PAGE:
Quest in Roots:
This page is an extract from the full Quest in Roots history book. You can purchase a CD
In 1870 the Hudson Bay Company charter to Rupert''s Land was sold to the Dominion of Canada.
This same year saw the beginning of the Dominion Land Survey. Manitoba became a postage stamp sized province in 1870. Its western boundary was the west side of range twelve. Thus the area in which we live was part of the Northwest Territories at this time.
It wasn''t until 1873 that our area was surveyed.
The land was surveyed into sections, townships and r~nge.s. Townships were horizontal divisions every SIX miles north from the United States - Canada boundary. Ranges were vertical divisions every six miles west of the first meridian. Every township and range, a six mile square, had 36 sections in it. A section was a mile square, 640 acres, with one chain ~idth ~llowance between each for a road. Starting m the nght hand corner of a township each section was numbered from right to left, then left to right, repeated until number 36 appeared on the top right hand corner of the township.
Each section was divided into four quarter sections of 160 acres and designated by their directional location. For example, S.E. 19-12-15 means the land is located in the southeast quarter of section number 19 in township 12 and range 15 W.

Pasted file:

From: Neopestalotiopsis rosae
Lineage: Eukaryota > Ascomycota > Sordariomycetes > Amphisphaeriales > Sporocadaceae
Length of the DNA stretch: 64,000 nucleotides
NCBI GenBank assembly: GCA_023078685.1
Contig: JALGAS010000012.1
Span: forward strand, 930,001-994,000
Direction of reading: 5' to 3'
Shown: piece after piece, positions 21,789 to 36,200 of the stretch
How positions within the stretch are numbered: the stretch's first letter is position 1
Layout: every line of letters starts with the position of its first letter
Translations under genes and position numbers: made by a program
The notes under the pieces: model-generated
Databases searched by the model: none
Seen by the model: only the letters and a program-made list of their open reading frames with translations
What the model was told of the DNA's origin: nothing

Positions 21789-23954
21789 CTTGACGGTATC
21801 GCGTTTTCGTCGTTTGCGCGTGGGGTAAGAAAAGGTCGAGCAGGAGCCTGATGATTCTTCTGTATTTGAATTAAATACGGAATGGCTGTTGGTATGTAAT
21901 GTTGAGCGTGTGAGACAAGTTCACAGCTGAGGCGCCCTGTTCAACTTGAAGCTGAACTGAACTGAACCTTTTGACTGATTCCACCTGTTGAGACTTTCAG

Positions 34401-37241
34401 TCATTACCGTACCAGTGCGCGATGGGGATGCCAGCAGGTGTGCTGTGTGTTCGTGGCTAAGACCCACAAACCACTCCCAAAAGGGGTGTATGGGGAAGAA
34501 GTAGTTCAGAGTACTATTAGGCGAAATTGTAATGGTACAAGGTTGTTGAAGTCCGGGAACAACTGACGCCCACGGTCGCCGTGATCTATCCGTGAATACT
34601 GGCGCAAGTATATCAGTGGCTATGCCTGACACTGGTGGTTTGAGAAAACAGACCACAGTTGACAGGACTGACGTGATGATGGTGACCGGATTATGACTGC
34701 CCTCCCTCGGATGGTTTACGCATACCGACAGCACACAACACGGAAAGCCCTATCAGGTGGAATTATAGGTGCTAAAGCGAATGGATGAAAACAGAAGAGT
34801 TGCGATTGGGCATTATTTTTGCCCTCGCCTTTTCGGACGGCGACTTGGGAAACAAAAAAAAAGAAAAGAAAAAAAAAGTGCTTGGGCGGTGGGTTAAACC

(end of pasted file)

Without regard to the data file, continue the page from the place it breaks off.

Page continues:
As part of the settlement for giving up Rupert''s Land the Hudson Bay Company was granted 1/20 of all the land south of North Saskatchewan River. This meant that the Hudson Bay Company was given section eight and the south half and northwest quarter of section 26. In every fifth township, 5, 15, etc., the company acquired the whole of section 26.
To cover the cost of education in the territories sections 11 and 29 were reserved as school lands.
All other odd numbered sections were at first reserved as public land and after 1881 and 1882 were reserved for the Canadian Pacific Railway.
The land could only be sold and the money was used to offset the cost of the railroad. Even numbered sections lying within one mile of the mainline or branches of the Canadian Pacific Railway were reserved if needed for town sites, etc.
Thus only eight sections in a township were left for homesteaders.
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